‘Turn back the float!’: Cher, the Mardi Gras and when the personal gets political
Marriage equality is far from the final issue for those at the 40th anniversary Sydney Gay and Lesbian Mardi Gras parade
The humid evening draws in and Oxford Street is full of people. I walk up towards the parade route from Sydneys Central station and the majority of people walking alongside me are decked out in rainbows, glitter and clothing far more bawdy and revealing than the usual Saturday night attire.
At Taylor Square, halfway along the parade route, the crowds are already swelling. Music starts pumping from a huge sound system outside the Courthouse Hotel. A volunteer waving some green pom-poms, tries, with limited success, to corral the crowd into performing a Mexican wave.
With the snarl of engines and the sharp scent of fuel, 240 women burn down the street on motorbikes, decked out in leather and denim, rainbow flags flying behind them. These are the Dykes on Bikes one of the countrys longest-running LGBT+ community groups and motorcycle clubs for women and they have been opening the parade for years now. The Boys on Bikes follow, and then the First Nations, led by a drag queen in a sequinned Aboriginal flag ballgown, who make an acknowledgement of country.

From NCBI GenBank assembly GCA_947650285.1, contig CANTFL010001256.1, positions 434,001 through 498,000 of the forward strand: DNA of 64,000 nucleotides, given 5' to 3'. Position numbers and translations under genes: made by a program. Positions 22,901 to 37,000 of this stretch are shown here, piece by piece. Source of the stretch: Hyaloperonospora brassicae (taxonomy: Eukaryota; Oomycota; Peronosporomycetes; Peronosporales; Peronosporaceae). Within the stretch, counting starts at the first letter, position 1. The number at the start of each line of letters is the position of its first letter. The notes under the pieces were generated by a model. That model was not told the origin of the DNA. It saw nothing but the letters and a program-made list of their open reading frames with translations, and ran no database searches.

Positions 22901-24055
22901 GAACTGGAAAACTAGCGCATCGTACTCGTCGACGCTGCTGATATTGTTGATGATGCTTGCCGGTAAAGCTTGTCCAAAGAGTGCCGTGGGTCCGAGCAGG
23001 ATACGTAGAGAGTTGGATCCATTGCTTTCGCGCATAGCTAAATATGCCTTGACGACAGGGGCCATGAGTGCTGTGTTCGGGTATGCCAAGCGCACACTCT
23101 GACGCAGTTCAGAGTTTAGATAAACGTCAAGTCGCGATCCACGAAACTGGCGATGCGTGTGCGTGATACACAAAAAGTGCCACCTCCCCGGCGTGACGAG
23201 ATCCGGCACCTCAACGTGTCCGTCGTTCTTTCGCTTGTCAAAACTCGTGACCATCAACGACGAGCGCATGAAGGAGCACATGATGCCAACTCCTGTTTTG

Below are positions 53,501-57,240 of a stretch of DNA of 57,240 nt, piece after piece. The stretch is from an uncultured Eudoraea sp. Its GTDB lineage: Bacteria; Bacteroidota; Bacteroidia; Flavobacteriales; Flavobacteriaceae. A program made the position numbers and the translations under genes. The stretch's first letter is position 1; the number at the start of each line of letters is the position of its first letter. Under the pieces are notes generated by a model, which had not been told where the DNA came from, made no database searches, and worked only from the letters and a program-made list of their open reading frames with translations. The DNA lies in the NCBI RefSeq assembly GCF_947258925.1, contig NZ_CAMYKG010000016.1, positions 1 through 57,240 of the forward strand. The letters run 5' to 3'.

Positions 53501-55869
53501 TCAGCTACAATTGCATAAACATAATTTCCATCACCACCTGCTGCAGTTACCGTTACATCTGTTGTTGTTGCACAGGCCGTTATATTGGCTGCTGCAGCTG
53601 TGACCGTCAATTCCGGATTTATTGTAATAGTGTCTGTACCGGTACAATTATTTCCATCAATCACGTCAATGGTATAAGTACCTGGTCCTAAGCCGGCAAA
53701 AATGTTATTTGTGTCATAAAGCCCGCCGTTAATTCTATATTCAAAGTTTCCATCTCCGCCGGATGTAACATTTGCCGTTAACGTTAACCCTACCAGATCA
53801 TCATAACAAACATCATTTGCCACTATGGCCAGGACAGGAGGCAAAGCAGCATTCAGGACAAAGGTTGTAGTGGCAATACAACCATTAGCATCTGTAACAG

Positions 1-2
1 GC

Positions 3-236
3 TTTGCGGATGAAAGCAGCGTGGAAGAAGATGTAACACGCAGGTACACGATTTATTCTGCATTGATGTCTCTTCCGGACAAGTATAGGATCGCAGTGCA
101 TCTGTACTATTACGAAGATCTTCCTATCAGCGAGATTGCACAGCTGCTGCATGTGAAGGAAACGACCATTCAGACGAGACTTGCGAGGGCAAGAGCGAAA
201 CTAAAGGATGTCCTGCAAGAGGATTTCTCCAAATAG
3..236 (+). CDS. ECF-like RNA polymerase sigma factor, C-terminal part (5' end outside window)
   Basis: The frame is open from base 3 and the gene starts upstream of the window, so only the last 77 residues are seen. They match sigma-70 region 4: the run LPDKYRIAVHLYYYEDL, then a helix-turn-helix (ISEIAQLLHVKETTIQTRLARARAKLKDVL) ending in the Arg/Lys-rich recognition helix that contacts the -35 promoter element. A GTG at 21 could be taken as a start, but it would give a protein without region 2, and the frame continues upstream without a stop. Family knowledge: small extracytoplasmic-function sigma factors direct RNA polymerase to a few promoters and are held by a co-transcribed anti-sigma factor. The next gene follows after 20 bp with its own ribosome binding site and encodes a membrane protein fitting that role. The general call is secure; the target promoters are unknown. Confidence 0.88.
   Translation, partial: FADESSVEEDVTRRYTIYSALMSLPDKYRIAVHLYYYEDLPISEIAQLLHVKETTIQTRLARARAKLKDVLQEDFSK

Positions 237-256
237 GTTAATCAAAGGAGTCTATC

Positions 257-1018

This may be my first time attending the Sydney Gay and Lesbian Mardi Gras, but images from the past 40 years of the parade are so universally recognisable, and its mythology so embedded in this part of Sydney, that in aesthetics, at least, it feels entirely familiar. What I dont expect is how infectious the euphoria is of those marching. Ive never felt remotely comfortable conforming to the expectations of my gender and Ive also never found it particularly freeing, as many I know have, to hang a label on my sexuality. But even just being yourself is a difficult enough space to inhabit and the social pressure to live by certain codes can be incredibly stifling even for the most stalwart nonconformists. Mardi Gras, though, feels like a space big enough to march through, big enough for everyone to fly whichever flag suits them best.
The 78ers follow the First Nations and the crowd is cheering and grinning, cries of Thank you! chorusing up from the stands. Its hard to imagine what the landscape for LGBT+ rights in Australia looks like without the actions of those activists. Its a sobering thought that I keep coming back to as floats pass throughout the night relating to HIV awareness and safe sex, disability support, sexual freedom within religious organisations sometimes tiny groups pushing against huge monoliths.
The ANZ float comes by, the first of the corporate sponsor floats. Complaints about the increasing commercialisation of the parade are ongoing and it is slightly jarring to see brand names such as Netflix, Vodafone and Medibank Private plastered with rainbows and glitter, trying to blend in to the crowd. They are markedly more glitzy than the community floats, for a start; no DIY aesthetic here.